In brilliant yet surprising news, statistics have revealed over half of Australians have dabbled in the art of black magic. At first, I imagined hoards of scorned women, crouching around a voodoo doll, cursing their ex-lovers to an existence plagued by cystic acne — but it’s a hell of a lot more normal than that. If you’ve ever attempted to communicate with the dead, cast spells, or had your fortune told, I’m thrilled to let you know that you have practised the divine art of black magic.
The stats, which were acquired by Audible, have revealed that half of all Aussies (52 per cent) would put a curse on someone if they had the means, with politicians (26%) the most likely to get hit with bad juju followed by annoying strangers (19%) and bad drivers (19%).
Check out a bunch of other nutso stats below.
- Divination or having your fortune read (tarot card reading, palm reading, etc. at 43%) is the most common occult activity, followed by communicating with the dead (e.g. Ouija board) (27%) and casting a spell (16%)
- 49% of Aussies would use it to make more money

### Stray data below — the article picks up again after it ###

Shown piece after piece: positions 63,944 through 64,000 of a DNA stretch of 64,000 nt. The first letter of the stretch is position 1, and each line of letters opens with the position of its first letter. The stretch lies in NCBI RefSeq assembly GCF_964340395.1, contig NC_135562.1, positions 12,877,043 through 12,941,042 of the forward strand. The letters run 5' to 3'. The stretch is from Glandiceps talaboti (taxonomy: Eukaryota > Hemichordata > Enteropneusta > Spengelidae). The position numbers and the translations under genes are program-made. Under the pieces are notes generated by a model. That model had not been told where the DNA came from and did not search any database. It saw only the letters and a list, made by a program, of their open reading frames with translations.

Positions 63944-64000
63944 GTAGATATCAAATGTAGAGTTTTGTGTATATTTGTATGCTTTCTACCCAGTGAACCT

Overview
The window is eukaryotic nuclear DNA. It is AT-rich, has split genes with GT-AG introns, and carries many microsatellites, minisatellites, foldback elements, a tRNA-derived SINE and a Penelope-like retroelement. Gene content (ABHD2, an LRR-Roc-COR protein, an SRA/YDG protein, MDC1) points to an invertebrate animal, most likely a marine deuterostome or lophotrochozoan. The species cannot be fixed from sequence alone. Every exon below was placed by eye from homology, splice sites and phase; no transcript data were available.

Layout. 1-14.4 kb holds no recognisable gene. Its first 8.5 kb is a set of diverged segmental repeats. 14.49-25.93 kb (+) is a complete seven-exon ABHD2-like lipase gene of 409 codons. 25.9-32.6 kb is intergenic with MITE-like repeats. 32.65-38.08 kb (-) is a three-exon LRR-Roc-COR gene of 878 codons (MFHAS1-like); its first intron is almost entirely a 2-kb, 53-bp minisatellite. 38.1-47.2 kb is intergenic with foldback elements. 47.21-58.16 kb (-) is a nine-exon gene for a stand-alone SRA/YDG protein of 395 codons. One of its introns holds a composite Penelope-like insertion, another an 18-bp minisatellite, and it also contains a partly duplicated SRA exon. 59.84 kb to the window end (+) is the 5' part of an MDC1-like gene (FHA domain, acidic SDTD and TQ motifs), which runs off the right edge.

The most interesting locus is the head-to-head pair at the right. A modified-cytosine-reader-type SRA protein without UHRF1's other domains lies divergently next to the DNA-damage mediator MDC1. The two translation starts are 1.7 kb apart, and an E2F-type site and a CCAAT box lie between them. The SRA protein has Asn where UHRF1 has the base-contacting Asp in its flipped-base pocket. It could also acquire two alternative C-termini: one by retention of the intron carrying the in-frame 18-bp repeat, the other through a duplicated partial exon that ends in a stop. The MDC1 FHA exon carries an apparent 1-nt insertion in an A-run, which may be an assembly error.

- Millennials (12%) and men (12%) are more likely to use magic if they could to make their partner more attractive. This is a particularly irksome statistic, we can only imagine the wispy bearded weeds that reckon they deserve a hotter missus.
- A third (36%) of women would use magic if they could to eat whatever they want and not gain weight. A statistic straight out of the Fleabag bible.
Honestly, can they blame Millenials for their infatuation with the dark arts? Angela Basset just made it look so god damn chic in American Horror Story: Coven.
If you’re interested in tinkering with the witchy world, check out John Safran’s podcast John Safran vs The Occult. The podcast offers a fresh take on the occult.
“I’ve always been intrigued by black magic, which is why I’ve spent months travelling the globe gathering seemingly impossible stories for my new Audible Original Podcast,” he said.
“This isn’t going back to the Salem witch trials in the 1600s. They are all modern stories, involving violence and even murder. After I returned home I was surprised to learn how many Australians believe, and dabble, in the occult – although fortunately not the high-end murdery type.”